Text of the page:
NEWARK, N.J. (AP) — If the lines at the local multiplex for “American Hustle” are too much to handle, this week brings the opportunity to witness some flesh-and-blood characters in a new and entirely real New Jersey political corruption prosecution.
“American Hustle” is loosely based on a federal string operation in the late 1970s known as Abscam that ensnared a roster of New Jersey politicians from almost every level of government.
Now, Trenton Mayor Tony Mack and his brother are scheduled to go on trial in federal court on fraud, bribery and extortion conspiracy charges also resulting from an FBI sting, albeit a more modest one. Jury selection is set to begin sometime this week.
Almost anywhere else, accusations that the mayor of a state capital city accepted bribes for a land deal might come as a surprise, even a shock.
In New Jersey, it’s just the latest installment in a long-running sideshow that predates Abscam, which used a con man and two FBI agents posing as Arab sheik investors to rack up 19 convictions, among them Camden Mayor Angelo Errichetti and U.S. Sen. Harrison Williams.
If the grainy videotapes of public officials eagerly selling their influence to the highest bidder were an eye-opener in the early 1980s, the corruption they exposed has since become a depressingly familiar feature of the political landscape in New Jersey, where dozens of public figures have been convicted in the last decade.
(In a particularly twisted example of flattery by imitation, one defendant in the Bid Rig bust of 2009 — an even more sprawling sting operation that led to the convictions of more than three dozen people, including two mayors and a state legislator — was caught on tape using a phrase immortalized by Pennsylvania Rep. Michael “Ozzie” Myers in Abscam: “Money talks and bull—t walks.” Like Myers, Vincent Tabbachino ultimately went to prison).
In bringing a case against Mack and brother Ralphiel, a onetime local football star, the U.S. attorney’s office took a well-worn page from its playbook and used undercover informants, a middleman with a criminal past and a fictitious parking lot deal as inducements.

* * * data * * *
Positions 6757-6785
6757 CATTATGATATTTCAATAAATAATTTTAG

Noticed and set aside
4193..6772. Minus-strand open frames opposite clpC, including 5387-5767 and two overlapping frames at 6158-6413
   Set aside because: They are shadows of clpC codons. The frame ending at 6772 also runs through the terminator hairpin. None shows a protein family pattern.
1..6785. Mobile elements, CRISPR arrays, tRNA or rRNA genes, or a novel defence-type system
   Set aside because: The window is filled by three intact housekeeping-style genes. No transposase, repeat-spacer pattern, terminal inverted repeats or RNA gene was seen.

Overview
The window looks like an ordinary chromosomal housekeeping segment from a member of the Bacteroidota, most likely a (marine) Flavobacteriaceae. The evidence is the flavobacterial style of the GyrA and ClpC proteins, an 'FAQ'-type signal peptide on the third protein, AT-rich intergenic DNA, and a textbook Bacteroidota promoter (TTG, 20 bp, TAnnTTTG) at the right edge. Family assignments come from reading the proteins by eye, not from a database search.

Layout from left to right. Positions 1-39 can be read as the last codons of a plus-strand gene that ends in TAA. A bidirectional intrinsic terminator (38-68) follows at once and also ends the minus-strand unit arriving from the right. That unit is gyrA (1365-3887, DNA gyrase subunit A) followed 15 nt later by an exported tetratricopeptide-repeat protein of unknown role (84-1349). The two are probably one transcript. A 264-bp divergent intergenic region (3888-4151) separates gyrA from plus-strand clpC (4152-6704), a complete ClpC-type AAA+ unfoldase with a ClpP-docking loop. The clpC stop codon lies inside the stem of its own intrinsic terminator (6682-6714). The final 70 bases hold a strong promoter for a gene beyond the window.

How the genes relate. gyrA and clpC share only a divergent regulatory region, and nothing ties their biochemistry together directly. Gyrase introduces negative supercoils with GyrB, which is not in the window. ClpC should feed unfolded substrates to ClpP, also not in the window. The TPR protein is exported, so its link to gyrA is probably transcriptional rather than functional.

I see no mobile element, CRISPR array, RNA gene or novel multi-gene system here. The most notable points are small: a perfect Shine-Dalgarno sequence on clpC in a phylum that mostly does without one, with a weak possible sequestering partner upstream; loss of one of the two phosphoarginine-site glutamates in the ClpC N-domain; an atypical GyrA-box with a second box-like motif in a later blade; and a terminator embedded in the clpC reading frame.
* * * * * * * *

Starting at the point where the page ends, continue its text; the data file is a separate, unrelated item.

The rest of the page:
Mack and the purported middleman, sandwich shop owner and convicted sex offender Joseph Giorgianni, were accused of agreeing to accept $100,000 for city-owned land assessed as $271,000 if they could split a $100,000 bribe. At the time of their arrests in September 2012, authorities said the men were paid $54,000 and promised an additional $65,000.
The verbiage alone could make this trial must-see viewing: Mack is listed in the federal indictment by the monikers “Honey Fitz,” ”The Little Guy” and “Napoleon;” Giorgianni apparently goes by “Mr. Baker” and “The Fat Man,” and the code word for cash was “Uncle Remus,” according to the indictment.
Giorgianni pleaded guilty last month to two extortion-related counts and unrelated drug and weapons charges.
In a recent court filing that seeks to limit or exclude some wiretap evidence, Ralphiel Mack’s attorney referred to Giorgianni as a narcissistic, ego-driven man who was “susceptible to flattery and exploitation” by the government as he sought to curry favor in an unrelated drug case. Giorgianni knew that his conversations were being taped and tailored his conversations accordingly, attorney Robert Haney claimed.
“The statements in them are not records of actual conversations involving corrupt payments with respect to the parking lot scam, but are, instead, a series of quotable wiretap phrases,” Haney wrote.
Tony Mack and his attorney didn’t return recent messages left seeking comment. Ralphiel Mack didn’t comment when reached Friday.
(© Copyright 2014 The Associated Press. All Rights Reserved. This material may not be published, broadcast, rewritten or redistributed.)